Monday, March 25, 2019

1920’s Train and Travel Etiquette

Nancy and Peter Knew That Good Manners Mark the Well Bred Person

Nancy and Peter were returning from their short stay in Florida. On the train Nancy watched folks and decided that many of them were good travelers but that a few needed some lessons in train and travel etiquette. For instance, there was the woman who came into the dining car without a hat. It is true that the train was her home for the time being, but it was a home in the sense that a hotel is a home—just temporarily, and as such it becomes a place in which a person maintains certain formalities. Then there was the woman who traveled with much jewelry and wore it all. The train is no place to shine like the morning star, nor is it the place where one’s dressiest clothes are worn. No longer do women feel correctly dressed for traveling only when they are in blue serge, but the well bred woman is still inconscpicuous in her clothes when she travels.   

Another little habit of many travellers which annoyed Nancy was the conversational one. Invariably her seat was close beside two people who felt compelled to tell each other the life history of themselves, their families even unto the uttermost relationship. Confidences which should never be given to one’s dearest friend seem to fall from the lips of some travellers into the ears of veriest strangers. Nancy and Peter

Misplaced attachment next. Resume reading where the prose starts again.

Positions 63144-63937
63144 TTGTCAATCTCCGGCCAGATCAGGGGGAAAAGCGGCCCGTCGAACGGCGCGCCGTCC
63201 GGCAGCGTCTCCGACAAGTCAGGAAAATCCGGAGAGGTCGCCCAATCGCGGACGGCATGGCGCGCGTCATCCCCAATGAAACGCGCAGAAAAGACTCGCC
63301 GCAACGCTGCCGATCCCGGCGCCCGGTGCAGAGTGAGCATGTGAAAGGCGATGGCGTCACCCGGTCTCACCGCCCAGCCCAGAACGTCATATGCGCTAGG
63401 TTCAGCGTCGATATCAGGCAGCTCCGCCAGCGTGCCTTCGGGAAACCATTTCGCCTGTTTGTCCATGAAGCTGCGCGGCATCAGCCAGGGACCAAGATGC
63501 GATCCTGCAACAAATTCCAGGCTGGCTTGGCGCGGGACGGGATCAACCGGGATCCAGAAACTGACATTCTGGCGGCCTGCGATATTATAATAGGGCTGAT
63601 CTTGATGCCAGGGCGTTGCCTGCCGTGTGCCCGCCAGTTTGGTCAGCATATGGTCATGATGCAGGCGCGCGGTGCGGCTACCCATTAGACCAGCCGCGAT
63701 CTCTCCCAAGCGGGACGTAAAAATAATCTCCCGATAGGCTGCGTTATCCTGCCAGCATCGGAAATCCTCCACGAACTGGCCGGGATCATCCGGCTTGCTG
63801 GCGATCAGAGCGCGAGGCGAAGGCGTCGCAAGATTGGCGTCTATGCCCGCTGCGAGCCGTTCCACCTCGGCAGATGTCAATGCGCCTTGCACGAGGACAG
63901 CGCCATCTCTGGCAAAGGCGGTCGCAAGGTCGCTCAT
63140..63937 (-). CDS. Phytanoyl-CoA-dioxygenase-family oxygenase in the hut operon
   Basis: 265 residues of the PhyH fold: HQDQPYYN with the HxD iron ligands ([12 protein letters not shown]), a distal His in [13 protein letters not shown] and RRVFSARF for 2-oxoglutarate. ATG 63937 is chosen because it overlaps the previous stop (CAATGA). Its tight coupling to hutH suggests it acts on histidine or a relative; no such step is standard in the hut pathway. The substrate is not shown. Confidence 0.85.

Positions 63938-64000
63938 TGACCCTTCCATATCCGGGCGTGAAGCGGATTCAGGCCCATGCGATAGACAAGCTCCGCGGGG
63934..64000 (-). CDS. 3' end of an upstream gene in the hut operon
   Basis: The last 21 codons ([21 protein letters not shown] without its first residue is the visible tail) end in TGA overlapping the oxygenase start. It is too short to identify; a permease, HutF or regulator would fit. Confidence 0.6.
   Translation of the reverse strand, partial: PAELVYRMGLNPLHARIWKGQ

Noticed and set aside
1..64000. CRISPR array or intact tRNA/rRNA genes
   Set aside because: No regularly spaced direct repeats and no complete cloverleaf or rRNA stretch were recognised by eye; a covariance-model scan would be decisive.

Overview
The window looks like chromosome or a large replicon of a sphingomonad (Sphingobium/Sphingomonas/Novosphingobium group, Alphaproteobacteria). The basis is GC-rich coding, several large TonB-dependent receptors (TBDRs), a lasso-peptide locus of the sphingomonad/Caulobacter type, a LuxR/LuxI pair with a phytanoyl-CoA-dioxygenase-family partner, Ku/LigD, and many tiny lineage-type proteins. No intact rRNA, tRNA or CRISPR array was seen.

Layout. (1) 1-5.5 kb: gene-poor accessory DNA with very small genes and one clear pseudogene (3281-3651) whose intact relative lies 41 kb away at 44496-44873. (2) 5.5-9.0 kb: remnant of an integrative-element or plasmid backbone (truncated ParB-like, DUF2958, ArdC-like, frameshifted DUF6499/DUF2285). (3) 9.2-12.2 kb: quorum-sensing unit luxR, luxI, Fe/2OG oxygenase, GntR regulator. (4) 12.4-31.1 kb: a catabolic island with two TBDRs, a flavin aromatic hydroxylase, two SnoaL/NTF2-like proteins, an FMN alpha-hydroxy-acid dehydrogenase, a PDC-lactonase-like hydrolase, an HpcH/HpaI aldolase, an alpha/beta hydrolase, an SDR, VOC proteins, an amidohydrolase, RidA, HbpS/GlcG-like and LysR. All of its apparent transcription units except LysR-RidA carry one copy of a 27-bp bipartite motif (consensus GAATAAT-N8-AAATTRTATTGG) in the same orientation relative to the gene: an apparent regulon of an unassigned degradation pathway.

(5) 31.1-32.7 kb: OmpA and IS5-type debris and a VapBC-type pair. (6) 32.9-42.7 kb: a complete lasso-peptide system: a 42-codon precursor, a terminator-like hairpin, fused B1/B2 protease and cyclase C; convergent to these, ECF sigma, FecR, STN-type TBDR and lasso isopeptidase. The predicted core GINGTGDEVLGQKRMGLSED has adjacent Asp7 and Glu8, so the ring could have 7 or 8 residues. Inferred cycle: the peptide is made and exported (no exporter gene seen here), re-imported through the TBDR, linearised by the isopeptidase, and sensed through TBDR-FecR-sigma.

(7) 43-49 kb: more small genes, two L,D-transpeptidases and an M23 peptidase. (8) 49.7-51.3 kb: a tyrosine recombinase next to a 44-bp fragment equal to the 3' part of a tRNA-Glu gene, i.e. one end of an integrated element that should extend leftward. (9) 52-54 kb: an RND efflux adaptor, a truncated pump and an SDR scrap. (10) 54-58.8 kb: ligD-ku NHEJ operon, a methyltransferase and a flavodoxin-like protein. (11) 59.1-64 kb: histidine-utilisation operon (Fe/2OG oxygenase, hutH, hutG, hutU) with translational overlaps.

were courteous in their greetings to folks on the train, they gave a friendly greeting, passed the time of day and then stopped. Books, magazines, papers were always close at hand and were used to stop many attempts at wearisome and long drawn out conversations. – “Nancy Page” for the San Pedro Pilot, 1929

Etiquette Enthusiast, Maura J Graber, is the Site Editor for the Etiquipedia© Etiquette Encyclopedia 

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